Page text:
Control rods that are served to manage core temperature were inserted too late. Their insertion into the hot core caused the rods themselves to crack and fracture, locking them in place. Heat and power output continued to rise until the water that was used to cool the entire reactor vaporized, generating massive amounts of pressure.
There were two explosions: the first explosion from the steam inside the reactor was enough to send the 4-million-pound lid of the reactor assembly through the roof of the building. Now catastrophically damaged, the remaining cooling water from broken channels seeped into the reactor as well, turning directly into steam as it touched the increasingly hot nuclear fuel rods. A second explosion, even more massive followed shortly after the first, belching broken core material into the air, spreading fire and radioactive detritus.
With a glowing heart no longer shielded by tons of steel and concrete, the core could no longer be cooled. It began to melt down – the radioactive materials used as fuel get hotter, due to their unstinting emission of high-energy particles, until they literally melt, turning into something like lava.
At Chernobyl NPP, the loss of coolant caused a meltdown of the fuel, some of which was scattered into the atmosphere. Much of it flowed into the bottom of the reactor vessel and eventually melted through it. Oozing through pipes and eating through concrete, the radioactive lava flow from reactor Number 4 eventually cooled enough to solidfy. The result was a collection of stalactites and stalagmites, steam valves clogged with hardened lava, and the large black mass that would later be dubbed the Elephant’s Foot.
After six months of investigation, researchers discovered the Elephant’s Foot. In this incident, the Corium resembles the shape of an elephant’s foot, hence the name. Today, it still radiates heat and death, and is therefore still very dangerous. Fortunately, it is sealed under the New Safe Confinement, so visiting the Chernobyl Power Plant and working near the new sarcophagus is safe. From this huge, insane lump of Corium we truly see some of the devastating effects of radioactive material at its prime.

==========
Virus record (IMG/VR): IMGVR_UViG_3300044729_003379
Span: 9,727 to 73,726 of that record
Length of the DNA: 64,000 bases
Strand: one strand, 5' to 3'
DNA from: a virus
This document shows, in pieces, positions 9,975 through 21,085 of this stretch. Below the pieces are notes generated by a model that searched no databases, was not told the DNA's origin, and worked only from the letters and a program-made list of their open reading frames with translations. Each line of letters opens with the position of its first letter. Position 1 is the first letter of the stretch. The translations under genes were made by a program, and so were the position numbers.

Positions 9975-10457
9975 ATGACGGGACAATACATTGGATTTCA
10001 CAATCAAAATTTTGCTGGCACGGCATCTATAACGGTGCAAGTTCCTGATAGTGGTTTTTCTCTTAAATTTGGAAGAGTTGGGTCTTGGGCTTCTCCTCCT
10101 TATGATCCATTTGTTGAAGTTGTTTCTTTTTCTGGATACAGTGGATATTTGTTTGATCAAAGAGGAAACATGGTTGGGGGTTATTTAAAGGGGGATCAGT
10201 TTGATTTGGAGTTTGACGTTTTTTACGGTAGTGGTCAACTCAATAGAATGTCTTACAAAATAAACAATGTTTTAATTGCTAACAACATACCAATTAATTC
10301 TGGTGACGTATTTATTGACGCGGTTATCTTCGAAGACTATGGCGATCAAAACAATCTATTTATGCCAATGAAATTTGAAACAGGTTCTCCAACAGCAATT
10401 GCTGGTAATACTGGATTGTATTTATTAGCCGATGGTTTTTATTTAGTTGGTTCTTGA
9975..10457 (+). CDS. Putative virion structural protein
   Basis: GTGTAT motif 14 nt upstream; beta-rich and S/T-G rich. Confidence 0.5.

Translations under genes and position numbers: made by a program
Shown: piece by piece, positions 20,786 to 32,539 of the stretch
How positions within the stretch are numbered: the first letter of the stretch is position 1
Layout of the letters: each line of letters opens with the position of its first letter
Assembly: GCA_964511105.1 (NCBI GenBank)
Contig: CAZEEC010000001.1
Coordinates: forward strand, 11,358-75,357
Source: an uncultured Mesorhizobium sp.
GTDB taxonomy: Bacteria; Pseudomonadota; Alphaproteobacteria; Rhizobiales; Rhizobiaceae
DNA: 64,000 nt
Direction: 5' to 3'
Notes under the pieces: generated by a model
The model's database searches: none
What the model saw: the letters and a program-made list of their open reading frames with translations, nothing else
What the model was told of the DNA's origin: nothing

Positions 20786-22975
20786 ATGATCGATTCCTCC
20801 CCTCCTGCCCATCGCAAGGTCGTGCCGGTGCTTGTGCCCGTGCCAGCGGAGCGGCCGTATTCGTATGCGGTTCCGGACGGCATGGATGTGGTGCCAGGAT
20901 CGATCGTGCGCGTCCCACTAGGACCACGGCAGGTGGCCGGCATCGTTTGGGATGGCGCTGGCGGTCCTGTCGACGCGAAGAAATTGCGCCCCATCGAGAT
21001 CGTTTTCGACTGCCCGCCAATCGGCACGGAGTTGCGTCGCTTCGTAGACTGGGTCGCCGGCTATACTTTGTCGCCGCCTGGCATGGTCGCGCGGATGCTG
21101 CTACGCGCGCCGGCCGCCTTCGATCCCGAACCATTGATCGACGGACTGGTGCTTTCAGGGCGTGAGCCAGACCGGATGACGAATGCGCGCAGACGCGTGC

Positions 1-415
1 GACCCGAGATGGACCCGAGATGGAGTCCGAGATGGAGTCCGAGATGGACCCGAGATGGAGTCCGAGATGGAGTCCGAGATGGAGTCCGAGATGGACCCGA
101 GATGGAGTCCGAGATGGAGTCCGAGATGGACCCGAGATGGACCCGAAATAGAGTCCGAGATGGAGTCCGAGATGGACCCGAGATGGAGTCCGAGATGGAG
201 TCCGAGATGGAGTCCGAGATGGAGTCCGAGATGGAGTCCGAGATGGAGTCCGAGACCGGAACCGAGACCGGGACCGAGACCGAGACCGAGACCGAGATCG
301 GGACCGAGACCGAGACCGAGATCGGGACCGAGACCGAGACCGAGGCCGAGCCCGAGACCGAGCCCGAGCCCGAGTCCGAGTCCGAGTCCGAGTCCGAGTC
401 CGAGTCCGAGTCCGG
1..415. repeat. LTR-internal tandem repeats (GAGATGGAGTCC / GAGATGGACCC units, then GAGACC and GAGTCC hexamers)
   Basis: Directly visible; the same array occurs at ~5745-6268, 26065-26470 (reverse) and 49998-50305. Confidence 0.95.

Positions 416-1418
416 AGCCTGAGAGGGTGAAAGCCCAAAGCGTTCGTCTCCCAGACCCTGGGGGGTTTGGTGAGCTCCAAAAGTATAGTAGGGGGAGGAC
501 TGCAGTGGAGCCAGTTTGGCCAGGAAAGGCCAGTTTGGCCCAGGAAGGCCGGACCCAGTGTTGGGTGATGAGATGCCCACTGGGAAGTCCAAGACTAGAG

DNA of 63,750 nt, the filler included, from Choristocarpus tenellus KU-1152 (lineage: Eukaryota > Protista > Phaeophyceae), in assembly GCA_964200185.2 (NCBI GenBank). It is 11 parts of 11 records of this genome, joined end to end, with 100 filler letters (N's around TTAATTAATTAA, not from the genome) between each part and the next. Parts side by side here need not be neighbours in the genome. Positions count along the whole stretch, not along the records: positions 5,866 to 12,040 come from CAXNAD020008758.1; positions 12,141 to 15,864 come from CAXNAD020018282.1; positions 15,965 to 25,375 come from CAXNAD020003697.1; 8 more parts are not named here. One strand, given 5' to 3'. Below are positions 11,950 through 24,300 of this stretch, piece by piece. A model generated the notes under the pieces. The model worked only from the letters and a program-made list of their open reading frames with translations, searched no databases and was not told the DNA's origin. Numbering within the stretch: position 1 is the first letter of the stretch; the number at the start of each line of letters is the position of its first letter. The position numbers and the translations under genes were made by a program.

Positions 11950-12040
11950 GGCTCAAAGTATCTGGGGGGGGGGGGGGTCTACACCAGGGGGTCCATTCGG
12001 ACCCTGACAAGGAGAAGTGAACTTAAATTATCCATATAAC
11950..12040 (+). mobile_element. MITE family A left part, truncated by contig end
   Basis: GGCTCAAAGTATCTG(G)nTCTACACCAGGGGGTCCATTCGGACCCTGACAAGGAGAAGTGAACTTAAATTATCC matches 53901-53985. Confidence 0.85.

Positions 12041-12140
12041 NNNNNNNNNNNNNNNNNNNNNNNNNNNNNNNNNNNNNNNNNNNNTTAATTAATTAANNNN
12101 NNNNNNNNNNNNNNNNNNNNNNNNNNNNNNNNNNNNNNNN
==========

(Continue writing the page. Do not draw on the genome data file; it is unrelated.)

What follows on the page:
Was the elephant foot shot with an AK-47 ?
Photo: Chernobyl NPP
The formation, which is named the Elephant’s Foot, stood half as tall as a man and weighed as much as 2 tonnes. Reports from Chernobyl estimated that this formation was practically off the charts, putting out nearly 10,000 roentgens per hour: 5 minutes in its presence was enough to guarantee an agonizing death. It takes about 1/10th of that to kill a person. In one hour, the Elephant’s Foot would expose you to the radiation of over four and a half million chest x-rays. That dose is almost 1,000 times stronger than exposures that have been clearly linked to increased cancer risk.
Because of the way radiation damages human cells—by knocking atoms and molecules out of place—death by radiation is a relatively slow one. Up to a point, treatment helps. But high doses, like the kind delivered by close contact with the Elephant’s Foot, can’t be tolerated.